4. 物の哀れ – Mono no aware
Mono no aware is an old Japanese term that originated in the 18th century during the Edo period. Its first occurrence was in the infamous The Tale of Genji (源氏物語 Genji monogatari), sometimes referred to as the world’s first written novel.
Literally Mono no aware can be translated as a sensitivity or appreciation of things. In context it means the awareness of the transience of all things, similar to the Carpe Diem philosophy. This leads to a bigger appreciation of the moment and everything that is happening around you right now.
Nowadays Mono no aware is associated with a couple of traditional Japanese events. The annual cherry blossoming is a great example. Sakura season is a beautiful sight and one of the first indicators of spring; however, it only lasts for a couple of days and soon the pink flowers disappear from the landscape. That’s one of the reasons why Japanese people appreciate the sight of the sakura so much. Similarly, this term is still used in some traditional Japanese meals where each dining experience is viewed as a unique event that should be as comforting and delicious as possible.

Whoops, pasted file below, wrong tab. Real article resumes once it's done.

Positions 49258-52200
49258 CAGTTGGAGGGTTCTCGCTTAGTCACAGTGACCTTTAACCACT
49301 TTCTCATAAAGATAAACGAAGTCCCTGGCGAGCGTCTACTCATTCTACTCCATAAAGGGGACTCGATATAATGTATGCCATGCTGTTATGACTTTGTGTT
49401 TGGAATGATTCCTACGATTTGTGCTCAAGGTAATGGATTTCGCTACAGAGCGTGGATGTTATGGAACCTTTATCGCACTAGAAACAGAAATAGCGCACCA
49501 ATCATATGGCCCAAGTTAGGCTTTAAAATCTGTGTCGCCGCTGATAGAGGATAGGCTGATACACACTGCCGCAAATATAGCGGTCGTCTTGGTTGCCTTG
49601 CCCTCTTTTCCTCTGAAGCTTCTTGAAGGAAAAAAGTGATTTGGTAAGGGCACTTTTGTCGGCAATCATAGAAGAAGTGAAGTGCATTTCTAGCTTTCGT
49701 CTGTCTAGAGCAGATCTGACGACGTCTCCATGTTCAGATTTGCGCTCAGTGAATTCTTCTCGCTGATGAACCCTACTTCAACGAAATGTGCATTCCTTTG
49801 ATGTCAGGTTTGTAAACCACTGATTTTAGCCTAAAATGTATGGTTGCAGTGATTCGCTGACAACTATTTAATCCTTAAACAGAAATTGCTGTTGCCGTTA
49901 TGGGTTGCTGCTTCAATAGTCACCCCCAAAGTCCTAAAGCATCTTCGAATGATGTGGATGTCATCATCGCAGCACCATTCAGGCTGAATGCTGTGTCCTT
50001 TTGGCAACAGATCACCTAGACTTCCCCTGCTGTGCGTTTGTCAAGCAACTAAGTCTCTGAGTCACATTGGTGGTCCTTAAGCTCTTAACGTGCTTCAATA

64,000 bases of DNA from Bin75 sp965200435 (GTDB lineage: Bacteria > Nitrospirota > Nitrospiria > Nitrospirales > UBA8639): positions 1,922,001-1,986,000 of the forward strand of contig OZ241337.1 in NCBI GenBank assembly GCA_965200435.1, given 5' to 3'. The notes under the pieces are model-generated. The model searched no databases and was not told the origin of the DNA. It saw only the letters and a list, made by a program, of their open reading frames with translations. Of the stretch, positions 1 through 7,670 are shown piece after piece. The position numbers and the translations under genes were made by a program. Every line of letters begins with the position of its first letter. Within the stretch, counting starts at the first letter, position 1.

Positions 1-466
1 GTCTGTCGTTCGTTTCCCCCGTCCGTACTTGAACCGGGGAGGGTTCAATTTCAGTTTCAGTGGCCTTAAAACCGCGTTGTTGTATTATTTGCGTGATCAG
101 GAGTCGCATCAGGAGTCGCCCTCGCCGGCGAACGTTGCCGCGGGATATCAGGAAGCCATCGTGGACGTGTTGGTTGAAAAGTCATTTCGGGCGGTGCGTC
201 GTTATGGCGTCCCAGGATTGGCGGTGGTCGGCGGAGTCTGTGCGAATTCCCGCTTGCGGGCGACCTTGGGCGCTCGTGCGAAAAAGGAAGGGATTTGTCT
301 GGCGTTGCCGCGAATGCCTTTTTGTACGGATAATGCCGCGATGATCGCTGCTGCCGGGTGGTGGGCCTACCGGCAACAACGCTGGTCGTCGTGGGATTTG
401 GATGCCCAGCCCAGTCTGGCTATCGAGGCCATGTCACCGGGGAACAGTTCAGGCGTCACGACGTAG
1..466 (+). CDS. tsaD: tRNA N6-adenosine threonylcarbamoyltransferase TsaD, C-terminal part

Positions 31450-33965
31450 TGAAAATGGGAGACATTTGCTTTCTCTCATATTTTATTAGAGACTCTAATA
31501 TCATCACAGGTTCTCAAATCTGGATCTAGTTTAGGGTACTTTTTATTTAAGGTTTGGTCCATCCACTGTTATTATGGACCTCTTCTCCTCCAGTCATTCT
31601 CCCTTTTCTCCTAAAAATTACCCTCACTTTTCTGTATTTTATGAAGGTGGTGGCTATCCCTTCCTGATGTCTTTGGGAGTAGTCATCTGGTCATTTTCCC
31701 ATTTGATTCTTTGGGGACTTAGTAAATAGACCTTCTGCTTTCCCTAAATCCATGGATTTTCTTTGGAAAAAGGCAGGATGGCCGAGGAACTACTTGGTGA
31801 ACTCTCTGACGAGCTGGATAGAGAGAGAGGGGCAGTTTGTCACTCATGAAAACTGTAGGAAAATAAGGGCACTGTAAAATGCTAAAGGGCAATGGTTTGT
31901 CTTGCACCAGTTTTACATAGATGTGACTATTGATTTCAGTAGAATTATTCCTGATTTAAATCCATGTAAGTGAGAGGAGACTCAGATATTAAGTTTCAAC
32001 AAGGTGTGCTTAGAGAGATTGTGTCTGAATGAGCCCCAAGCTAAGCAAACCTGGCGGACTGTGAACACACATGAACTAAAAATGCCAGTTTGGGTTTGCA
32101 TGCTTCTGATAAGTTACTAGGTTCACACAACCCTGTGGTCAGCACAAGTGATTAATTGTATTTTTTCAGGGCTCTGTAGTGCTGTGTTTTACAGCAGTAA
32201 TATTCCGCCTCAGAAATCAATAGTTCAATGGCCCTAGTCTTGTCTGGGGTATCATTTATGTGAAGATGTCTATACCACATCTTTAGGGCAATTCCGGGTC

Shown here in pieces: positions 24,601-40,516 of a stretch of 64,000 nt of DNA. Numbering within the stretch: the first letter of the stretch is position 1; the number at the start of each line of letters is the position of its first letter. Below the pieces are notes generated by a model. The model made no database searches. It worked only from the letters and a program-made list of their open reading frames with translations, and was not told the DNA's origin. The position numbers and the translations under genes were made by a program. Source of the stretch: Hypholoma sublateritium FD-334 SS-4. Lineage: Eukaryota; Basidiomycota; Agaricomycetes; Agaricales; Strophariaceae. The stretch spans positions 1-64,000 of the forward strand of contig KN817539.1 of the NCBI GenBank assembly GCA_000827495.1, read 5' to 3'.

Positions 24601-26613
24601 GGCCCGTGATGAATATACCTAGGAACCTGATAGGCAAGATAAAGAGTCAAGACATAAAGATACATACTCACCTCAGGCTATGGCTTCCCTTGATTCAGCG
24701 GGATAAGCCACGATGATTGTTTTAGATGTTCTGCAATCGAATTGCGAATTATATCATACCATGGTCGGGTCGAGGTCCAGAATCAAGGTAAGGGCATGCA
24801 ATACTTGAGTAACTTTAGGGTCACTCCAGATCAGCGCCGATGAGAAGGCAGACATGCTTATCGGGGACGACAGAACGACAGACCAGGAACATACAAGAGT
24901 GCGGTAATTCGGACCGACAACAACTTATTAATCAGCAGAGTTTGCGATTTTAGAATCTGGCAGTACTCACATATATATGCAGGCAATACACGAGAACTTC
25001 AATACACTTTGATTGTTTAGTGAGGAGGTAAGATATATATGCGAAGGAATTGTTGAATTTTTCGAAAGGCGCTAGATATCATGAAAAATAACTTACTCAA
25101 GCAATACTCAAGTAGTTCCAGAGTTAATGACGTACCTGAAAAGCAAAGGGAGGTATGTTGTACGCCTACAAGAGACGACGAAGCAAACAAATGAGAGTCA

3. 空気読めない – Kuuki yomenai (KY)
Moving on to a more contemporary word, let’s talk about KY.
KY is the abbreviation for Kuuki yomenai or “cannot read the air”. This term refers to a person who just cannot read the atmosphere and behaves out of order or inappropriately. It can be used for one’s behavior in a specific situation or also to a person as a whole if he or she seems to lack certain social skills.